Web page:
- Powers of Attorney are constrained by limitations expressed in the Power itself.
- There are, however, additional restrictions imposed by the general law upon the ambit of a Power of Attorney.
- These restrictions are particularly relevant in the context of improvident or risky transactions, gifts and transactions in which the attorney has an interest.
- Ordinarily, in effecting a transaction under the authority of a Power of Attorney, a solicitor will owe a duty of care (at least) to the principal who granted the Power.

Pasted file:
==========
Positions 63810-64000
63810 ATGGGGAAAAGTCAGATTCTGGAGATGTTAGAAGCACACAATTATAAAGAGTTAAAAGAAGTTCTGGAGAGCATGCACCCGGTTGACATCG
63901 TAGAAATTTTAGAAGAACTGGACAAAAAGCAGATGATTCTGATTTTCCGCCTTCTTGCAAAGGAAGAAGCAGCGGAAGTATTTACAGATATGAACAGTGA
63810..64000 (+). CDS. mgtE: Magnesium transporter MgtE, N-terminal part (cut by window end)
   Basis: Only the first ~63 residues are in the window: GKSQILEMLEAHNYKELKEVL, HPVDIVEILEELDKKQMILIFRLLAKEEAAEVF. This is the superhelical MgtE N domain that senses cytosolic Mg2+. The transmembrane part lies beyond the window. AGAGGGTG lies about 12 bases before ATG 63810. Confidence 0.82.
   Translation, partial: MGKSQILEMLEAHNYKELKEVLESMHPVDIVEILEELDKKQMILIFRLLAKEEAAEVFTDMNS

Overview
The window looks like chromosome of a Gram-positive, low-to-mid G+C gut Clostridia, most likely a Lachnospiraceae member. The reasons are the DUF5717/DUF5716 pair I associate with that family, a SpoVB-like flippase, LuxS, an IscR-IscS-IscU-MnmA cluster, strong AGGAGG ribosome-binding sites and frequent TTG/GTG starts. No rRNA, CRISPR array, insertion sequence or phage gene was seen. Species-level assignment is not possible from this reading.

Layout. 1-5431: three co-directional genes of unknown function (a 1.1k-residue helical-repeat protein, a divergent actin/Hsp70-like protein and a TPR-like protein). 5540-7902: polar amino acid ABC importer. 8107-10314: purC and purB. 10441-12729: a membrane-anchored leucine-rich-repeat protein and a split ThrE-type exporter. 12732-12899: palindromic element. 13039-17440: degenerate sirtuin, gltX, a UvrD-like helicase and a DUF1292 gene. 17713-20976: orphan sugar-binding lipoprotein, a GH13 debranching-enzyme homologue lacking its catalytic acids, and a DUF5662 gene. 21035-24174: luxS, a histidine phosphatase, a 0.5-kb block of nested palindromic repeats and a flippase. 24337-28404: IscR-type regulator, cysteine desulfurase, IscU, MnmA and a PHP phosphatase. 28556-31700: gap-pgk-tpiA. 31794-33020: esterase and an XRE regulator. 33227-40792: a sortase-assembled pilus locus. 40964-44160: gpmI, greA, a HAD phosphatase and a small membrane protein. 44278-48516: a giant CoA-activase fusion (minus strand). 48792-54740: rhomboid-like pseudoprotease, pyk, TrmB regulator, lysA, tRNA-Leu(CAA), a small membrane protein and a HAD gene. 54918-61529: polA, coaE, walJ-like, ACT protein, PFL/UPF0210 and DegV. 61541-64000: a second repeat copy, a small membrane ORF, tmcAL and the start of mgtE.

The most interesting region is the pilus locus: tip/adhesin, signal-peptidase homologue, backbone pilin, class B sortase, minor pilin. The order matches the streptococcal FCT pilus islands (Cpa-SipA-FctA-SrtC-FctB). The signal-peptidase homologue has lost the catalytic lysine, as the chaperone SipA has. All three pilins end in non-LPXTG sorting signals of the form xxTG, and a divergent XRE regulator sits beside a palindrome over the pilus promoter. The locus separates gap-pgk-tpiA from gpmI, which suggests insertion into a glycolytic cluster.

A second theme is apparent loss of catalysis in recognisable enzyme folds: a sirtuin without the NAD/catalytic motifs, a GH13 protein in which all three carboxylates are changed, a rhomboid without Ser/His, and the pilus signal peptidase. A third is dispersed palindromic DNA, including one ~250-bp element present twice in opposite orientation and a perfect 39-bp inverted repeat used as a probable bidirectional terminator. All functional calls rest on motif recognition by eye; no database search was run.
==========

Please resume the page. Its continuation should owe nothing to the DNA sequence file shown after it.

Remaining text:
Powers of Attorney continue to generate difficulties for the community generally, and for lawyers in particular. The Australian Law Reform Commission (in its discussion paper on elder abuse) said that Powers of Attorney were being used by some as a licence to steal.
A number of LSJ articles have provided useful guidance for lawyers on matters which require consideration at the time a Power of Attorney is created and signed (e.g. a lawyer’s duties to the principal, ambit of the proposed power, capacity, undue influence etc). There are also particular issues which require a lawyer’s careful attention at the time when transactions are entered through, or with the assistance, of a Power of Attorney.